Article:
Deeply distressed at this, they began to say to him one after another, “Surely it is not I, Lord?” – Matthew 26:22

Have you ever been betrayed? Do you still remember how you felt? You can still feel the hurt and the tears like it was just yesterday, right?

It’s an awful feeling we never want to experience. Backstabbed by the people close to you, nothing is worse than losing trust and being so miserably disappointed with a loved one. 

Maybe that’s how Jesus felt when Judas gave Him away. Heart-wrenching and gut-twisting. In His mind, the Master might have shouted. “How could you?”

Once more we encounter Judas in today’s Gospel. I have tried to look at Judas from different angles to find a lesson for me. I find it easy to identify with Peter, but I would never want to be identified with Judas. And yet, there are parallels.

Jesus chose Judas and not another man as the twelfth apostle. He drew him into His closest circle of friends and showed him His love. Jesus gave him a great responsibility in the group of disciples—to manage the common fund, as a treasurer! Similarly, I was chosen to be a disciple and friend of Jesus; I feel His love for me, and He has given me the great responsibilities of a disciple.

Jesus was gentle with Judas during the Last Supper and called him “friend” when he brought the soldiers to arrest Him. I have experienced the same kindness of Jesus —how often did He treat me as a friend when I hurt and betray Him with my sins?

Judas followed Jesus, as I do. He had listened to Jesus, as I do. He was ready to give three years of his life to be with Jesus. The same with me, in fact, more than three years already!

Here I wish the comparison would end. What can Judas teach me so that I do not do the last terrible step—betray my Lord?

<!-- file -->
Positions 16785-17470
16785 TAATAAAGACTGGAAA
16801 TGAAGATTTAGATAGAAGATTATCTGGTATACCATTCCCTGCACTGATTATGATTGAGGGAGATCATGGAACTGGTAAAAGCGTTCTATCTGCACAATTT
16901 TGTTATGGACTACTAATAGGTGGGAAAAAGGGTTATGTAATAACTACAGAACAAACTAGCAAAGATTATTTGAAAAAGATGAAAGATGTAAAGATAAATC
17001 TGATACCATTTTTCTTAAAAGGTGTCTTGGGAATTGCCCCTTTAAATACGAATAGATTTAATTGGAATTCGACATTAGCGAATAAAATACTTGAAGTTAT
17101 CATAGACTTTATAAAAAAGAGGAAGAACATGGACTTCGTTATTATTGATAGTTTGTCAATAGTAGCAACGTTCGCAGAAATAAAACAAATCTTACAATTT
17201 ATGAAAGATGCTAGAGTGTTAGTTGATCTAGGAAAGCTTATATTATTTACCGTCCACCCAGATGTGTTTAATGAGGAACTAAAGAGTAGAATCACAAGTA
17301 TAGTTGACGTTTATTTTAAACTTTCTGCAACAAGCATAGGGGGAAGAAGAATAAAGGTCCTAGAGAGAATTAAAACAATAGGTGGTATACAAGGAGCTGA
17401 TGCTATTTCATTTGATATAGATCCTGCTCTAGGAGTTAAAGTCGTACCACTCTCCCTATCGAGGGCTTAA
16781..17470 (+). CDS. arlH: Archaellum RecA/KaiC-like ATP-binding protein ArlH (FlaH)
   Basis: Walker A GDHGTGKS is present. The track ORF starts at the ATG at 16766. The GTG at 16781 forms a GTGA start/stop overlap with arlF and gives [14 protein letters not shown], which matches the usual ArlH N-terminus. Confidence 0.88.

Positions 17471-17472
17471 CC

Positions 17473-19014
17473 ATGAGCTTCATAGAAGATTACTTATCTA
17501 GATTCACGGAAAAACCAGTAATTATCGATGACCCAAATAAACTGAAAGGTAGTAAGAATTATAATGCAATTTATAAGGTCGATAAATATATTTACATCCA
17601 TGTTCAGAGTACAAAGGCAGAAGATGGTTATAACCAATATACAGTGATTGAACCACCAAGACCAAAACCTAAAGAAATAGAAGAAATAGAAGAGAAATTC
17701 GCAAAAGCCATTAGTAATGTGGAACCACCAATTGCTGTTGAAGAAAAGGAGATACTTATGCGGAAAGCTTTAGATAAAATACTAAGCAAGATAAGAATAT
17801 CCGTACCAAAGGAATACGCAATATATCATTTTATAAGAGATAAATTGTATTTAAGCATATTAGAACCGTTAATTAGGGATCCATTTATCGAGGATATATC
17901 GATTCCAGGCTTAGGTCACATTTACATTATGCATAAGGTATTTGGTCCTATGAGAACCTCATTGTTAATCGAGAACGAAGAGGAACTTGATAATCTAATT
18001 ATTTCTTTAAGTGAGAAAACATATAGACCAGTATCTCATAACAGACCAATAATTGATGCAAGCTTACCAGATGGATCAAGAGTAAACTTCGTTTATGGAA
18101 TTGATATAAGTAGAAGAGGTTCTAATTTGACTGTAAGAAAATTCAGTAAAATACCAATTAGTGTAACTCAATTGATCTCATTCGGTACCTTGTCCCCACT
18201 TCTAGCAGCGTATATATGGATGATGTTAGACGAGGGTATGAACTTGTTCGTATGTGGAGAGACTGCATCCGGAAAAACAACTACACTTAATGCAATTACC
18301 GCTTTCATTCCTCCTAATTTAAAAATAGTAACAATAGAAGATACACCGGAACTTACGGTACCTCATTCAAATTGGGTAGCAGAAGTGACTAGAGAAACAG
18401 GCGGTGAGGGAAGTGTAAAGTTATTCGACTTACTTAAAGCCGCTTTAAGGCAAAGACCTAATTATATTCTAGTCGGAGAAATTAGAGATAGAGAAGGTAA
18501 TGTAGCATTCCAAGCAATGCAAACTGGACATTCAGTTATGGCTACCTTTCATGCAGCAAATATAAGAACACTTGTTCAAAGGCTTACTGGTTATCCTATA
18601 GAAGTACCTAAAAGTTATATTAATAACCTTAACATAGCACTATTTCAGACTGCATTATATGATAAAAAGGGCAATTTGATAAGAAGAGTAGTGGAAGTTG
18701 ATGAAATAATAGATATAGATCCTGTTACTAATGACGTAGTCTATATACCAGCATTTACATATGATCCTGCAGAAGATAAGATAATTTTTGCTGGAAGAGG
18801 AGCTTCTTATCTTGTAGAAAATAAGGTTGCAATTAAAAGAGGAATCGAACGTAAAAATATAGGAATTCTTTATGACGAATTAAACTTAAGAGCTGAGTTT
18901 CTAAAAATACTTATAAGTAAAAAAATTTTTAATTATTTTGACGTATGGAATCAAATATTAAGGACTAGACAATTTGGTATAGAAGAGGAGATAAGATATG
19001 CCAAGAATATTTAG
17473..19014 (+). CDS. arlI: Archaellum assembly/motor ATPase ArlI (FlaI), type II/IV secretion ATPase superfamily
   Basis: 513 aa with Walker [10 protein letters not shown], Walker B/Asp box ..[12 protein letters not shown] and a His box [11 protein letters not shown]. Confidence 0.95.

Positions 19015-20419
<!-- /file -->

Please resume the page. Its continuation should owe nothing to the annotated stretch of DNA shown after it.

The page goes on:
Judas heard Jesus but did not listen. He was not ready to do what Jesus taught. He nourished evil instead of accepting Jesus’ repeated call for repentance.

Repentance and ongoing conversion then must be my first step, repeated again and again over the years. I must be brutally honest with myself, admit my evil tendencies and allow Jesus to heal me. I have to ask the Lord to support me in this difficult step from evil to good, to help me deepen my faith and let my love for Him grow. I have to ask Him to support me in my struggle to let the friendship He offers grow in me. In other words, I stay in constant communication with Him, always knowing that without Him I can do nothing. For I know that without Him I might eventually do the last step Judas made.

This Holy Week, and for the rest of our lives, what concrete steps can you take so as to deepen your friendship with Jesus?

Lord, You offer me Your friendship, even though I cause Your spirit to be troubled. Help me to never betray You or turn against You. Let me always live worthy of the fact that You have chosen me, unworthy as I am. Amen.

[Readings: Is 50:4-9a; Mt 26:14-25]

Fr. Archie Tacay

Fr. Archie Tacay

I'm Padre Archie Macaroncio Tacay, CICM. I was born on April 19 and was raised in the Philippines. I entered the seminary formation of the Missionhurst-Missionaries or CICM Missionaries in 1995 and professed my religious vows in 2001. After completing my Theological studies at Maryhill School of Theology, I was sent to the US to continue my internship formation. While here in the US, I went to Oblate School of Theology, learned the Spanish language in Cuernavaca, Mexico and later on trained as a chaplain in MD Anderson Houston, Texas. Most of my assignments were in Texas, particularly in the Diocese of Brownsville and Archdiocese of San Antonio. I was ordained as a priest on May 20, 2008. My current assignment has me in Wendell, North Carolina, as Pastor of St. Eugene Church. I love outdoor sports! e.g. cycling, tennis. I also love to read books, play guitar and do nature trekking.

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